Despite living less than an hour and a half away, I don’t do New York City. I’ve only been four times in my whole life. To see the Rockettes, to see Phantom of the Opera on Broadway, to see the Statue of Liberty and Ellis Island, and to see the Phillies at Shea Stadium. But after reading that Coldplay, my absolute favorite band, was giving up touring for the next three years, and they would play two last shows in Brooklyn with Jay-Z, one of my favorite rappers, I was willing to make the trip.
I’d watched the two of them play a mesmerizing, unforgettable show at the Paralympics Closing Ceremony in London in September that Connor was lucky enough to attend, so I was so excited to see them live for myself. My sister had gone online right when the tickets went on sale and got tickets for herself, my brother, and me.
There are few bands I love as much as Coldplay. When I hear the first note of their songs, it’s an instant calm. Coldplay’s music was built for a stadium and the whole show is an experience. Every show is different, and Chris Martin never plays a song the same twice. You could play me their live shows from Glastonbury, from London, from Paris, from Brooklyn, and I can usually tell you, just based on the way he’s singing or a shift in lyrics where and when it was played.
When Connor got to see them in London, excitement barely covered it. He wasn’t too much of a fan, but by the end of the night, I’d received a “Coldplay was awesome!!!!!!!!” text. That was eight exclamation points. I counted. The first time I saw them was at the Wachovia Center in Philadelphia on their Viva la Vida tour in high school. They were magical, unbelievable, and I was instantly counting down the days until I saw them again. But when they started the Mylo Xyloto tour, I was in England and they were touring Stateside. And when I came home, they were back touring Europe. So I wasn’t missing this chance to see them so close to home.
Sunday after the Eagles game, my entire family packed up in the car and drove up the Garden State Parkway towards Brooklyn. After a short walk, we finally made it to the behemoth Barclays Center, it’s blue walls and LED screens lighting up the Brooklyn streets. We were given xylobands upon entering, little wristbands with “COLDPLAY 2012” written on them that light up in time to the music.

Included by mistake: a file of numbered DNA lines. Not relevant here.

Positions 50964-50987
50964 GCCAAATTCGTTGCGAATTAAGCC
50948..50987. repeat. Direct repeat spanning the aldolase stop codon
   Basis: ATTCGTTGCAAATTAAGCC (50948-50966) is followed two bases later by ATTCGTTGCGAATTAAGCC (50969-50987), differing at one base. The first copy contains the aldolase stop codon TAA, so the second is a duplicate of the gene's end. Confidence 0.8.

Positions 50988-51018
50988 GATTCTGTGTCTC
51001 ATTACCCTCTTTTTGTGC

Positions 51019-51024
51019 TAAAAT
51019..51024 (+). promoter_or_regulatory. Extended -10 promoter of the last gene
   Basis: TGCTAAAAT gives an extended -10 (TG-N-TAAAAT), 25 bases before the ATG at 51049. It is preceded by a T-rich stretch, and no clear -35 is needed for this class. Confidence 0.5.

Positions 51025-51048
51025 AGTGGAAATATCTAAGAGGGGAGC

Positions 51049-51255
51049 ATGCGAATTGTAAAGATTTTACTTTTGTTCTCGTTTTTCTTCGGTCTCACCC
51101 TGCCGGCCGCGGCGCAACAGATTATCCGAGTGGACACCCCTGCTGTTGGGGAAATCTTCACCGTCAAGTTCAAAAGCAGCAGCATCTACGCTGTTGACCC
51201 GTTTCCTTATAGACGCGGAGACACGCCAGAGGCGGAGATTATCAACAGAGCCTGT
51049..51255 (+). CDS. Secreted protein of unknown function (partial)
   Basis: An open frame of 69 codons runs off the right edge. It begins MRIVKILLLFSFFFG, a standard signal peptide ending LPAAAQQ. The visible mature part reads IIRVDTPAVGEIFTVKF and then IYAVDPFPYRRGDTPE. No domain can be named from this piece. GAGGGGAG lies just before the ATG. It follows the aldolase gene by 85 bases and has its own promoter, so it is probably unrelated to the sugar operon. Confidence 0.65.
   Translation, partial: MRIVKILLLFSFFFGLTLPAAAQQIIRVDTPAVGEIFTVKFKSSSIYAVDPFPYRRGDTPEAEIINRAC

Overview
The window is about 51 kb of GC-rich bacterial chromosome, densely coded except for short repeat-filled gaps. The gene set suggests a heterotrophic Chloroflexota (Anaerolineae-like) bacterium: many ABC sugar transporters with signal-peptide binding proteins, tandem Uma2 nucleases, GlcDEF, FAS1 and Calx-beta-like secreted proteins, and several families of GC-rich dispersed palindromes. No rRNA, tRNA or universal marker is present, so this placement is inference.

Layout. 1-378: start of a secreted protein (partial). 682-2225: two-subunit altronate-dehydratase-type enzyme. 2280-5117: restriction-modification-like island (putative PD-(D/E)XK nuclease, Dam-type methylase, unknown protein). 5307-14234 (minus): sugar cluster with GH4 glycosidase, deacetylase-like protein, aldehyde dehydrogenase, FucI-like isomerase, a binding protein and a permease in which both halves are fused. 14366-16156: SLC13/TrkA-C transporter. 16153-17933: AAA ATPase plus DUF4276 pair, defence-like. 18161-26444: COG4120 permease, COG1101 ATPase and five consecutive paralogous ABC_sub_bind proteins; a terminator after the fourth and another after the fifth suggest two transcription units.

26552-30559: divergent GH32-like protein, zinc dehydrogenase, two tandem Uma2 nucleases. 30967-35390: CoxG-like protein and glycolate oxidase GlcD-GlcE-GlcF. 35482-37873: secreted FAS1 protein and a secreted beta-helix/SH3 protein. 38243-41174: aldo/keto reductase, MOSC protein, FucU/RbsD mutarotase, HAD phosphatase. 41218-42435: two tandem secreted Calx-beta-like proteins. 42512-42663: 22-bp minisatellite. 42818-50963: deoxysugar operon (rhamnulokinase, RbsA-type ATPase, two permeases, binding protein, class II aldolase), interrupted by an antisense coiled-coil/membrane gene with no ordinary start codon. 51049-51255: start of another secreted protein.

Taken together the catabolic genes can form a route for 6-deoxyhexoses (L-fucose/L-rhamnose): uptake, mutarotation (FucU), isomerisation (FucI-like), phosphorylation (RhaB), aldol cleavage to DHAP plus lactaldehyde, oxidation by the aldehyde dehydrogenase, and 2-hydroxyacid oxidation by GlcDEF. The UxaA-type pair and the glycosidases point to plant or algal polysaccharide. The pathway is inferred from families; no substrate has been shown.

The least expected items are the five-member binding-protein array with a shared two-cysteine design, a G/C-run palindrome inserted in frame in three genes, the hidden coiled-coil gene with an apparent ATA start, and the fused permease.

After the opening act, Jay-Z began the show, belting his hit, “99 Problems,” to the crowd of 20,000+. I might be the small, suburban girl from Philly, but I know every single word to one of my favorite rap songs, and I proudly threw up my diamonds for Hova while belting every word. It would be Jay’s only song of the night, but boy did he make if count.
When Coldplay took the stage and the xylobands were lit, the roar was deafening, and didn’t stop the whole night. We never sat down, never stopped singing, and there was never a word I didn’t know. This was my band; this was my show. I’d seen video of the xylobands lit, but experiencing it in person was magical. The band, the crowd were on fire.
Coldplay know their audience and they always mix in their old crowd-pleasers with their newest hits. At Glastonbury in 2011, they played songs off their yet-to-be-released album, Mylo Xyloto. Chris Martin pleaded with the crowd to bear with him because while no one had ever heard the songs at that point, one day, he said, they’ll be some of your favorites. He was right, and the sounded even more amazing this time around.
The show was unbelievable and I was so ecstatic to watch my favorite band in Brooklyn. My xyloband sits proudly on my dresser, and it was a night I won’t soon forget. See you in three years, Coldplay!
Excuse my sister’s singing below…